4 Things You Must Do After Your Wallet Is Stolen
It’s everybody’s nightmare: you reach into your pocket or purse to pay for a cup of coffee, but nothing’s there. Your wallet is gone. Maybe you dropped it while getting out of your car or perhaps a thief took it.
Either way, it’s gone. And the chances you ever see it again are slim.
Now is the time for action. You must act fast to protect your financial accounts. Follow these steps and you will hopefully suffer more from inconvenience than actual loss.
Call Your Banks, Cancel Your Cards
If you do end up finding your wallet, this step might seem like overkill. But any bank can now mail you a new card quickly — usually by the next day. So the small inconvenience of losing access to your plastic for a little while and having to change some of your online auto-pay settings is well worth the peace of mind that none of your bank accounts are currently being emptied. Cancel everything that might have been compromised.
Some victims have lost a ton in just the first few hours after their wallet went missing and were unable to ever recover those funds. Policies can vary depending on the financial institution, but you are generally increasingly liable for all losses the longer you wait to tell the company about the account becoming vulnerable. So be safe — not sorry.
File a Police Report
In addition to the bank, you need to tell the cops. Stolen wallets are rarely recovered, so it isn’t like they will put out an APB for a black leather billfold. But filing a police report is the only way to establish a record of the crime.
Both in a legal sense, and in terms of trying to recover any financial losses later, you will need to be able to show you took this official step. Just don’t dial 911. This isn’t a life-or-death emergency, so you can simply stop by the station or call their phone line directly.
Call Credit Monitoring Companies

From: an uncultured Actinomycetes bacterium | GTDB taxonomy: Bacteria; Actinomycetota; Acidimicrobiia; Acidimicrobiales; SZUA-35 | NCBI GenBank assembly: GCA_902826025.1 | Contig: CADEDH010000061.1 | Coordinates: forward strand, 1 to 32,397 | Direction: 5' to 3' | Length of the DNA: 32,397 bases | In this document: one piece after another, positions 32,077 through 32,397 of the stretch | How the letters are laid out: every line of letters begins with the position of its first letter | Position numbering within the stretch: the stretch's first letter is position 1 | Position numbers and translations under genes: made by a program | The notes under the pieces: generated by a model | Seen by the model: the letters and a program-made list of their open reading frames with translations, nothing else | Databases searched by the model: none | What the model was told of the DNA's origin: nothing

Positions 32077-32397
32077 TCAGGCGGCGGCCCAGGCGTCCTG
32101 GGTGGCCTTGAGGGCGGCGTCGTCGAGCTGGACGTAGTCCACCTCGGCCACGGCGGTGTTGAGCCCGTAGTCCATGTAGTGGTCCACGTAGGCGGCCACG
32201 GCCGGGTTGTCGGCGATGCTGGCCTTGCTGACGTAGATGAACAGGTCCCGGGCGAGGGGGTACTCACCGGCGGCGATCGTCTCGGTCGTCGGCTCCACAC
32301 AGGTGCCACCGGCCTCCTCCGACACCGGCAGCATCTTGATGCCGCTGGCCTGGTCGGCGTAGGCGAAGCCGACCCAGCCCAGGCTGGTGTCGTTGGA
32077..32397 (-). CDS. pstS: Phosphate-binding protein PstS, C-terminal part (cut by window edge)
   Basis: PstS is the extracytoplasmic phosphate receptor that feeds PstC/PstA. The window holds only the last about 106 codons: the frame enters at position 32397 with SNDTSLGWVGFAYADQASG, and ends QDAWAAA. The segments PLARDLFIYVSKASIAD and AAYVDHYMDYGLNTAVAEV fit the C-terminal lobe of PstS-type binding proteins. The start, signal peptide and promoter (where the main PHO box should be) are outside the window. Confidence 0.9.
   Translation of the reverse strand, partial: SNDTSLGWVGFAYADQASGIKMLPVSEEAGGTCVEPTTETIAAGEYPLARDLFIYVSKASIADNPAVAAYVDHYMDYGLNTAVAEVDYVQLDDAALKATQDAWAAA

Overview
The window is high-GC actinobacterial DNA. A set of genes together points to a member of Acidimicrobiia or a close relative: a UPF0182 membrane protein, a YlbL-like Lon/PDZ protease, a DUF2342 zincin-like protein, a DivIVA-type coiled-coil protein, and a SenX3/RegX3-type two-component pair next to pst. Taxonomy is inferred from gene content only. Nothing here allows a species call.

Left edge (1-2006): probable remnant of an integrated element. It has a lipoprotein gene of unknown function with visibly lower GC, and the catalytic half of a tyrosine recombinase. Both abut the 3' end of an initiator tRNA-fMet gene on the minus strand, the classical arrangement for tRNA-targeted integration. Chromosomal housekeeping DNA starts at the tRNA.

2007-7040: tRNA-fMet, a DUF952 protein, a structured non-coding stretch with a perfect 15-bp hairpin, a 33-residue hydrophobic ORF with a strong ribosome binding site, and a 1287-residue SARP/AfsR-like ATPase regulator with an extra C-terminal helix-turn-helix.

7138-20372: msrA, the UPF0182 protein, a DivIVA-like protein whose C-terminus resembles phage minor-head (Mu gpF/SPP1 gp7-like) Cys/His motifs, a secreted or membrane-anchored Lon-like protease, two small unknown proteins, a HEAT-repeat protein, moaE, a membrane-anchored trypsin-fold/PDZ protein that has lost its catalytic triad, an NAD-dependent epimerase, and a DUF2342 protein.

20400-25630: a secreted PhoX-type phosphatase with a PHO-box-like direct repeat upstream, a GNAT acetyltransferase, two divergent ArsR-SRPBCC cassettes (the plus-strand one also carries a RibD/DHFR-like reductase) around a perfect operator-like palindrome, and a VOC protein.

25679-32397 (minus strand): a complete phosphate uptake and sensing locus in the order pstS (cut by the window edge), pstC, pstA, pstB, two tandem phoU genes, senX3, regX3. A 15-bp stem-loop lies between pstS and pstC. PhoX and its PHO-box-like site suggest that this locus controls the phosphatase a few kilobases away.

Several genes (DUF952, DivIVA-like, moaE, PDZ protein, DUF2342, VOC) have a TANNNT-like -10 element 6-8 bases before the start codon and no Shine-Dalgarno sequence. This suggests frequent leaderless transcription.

In addition to your banks and credit card companies, you should reach out to the three major credit-rating organizations: Equifax, Experian, and TransUnion. You want them to put a fraud alert on your profile so that it will be harder for anyone to use the personal information they find in your wallet to steal your identity in the future — something that could happen months, or even years, down the line.
You don’t want to find out what happens when your whole identity, not just your wallet, is taken. From data breaches and old-fashioned dumpster diving, identity thieves are a vicious, persistent bunch, and horror stories abound of people going to all lengths to get their sanity — and money — back after falling victim to identity theft.
While you’re on the line, have them send you a copy of your credit report. Legally, each is required to give you a copy once per year if you request it, and this will be a good way to make sure no new lines of credit have been opened in your name since the theft took place.
Learn from this Experience
Most people carry more money and credit cards than they need on any given day. While it may make some sense to tote around a second card in case of an emergency, there really is no reason to have your whole financial life in your pocket.
Downsize what your carry and leave unnecessary things — including identifying documents that too many people just slip in their wallet and forget about — at home.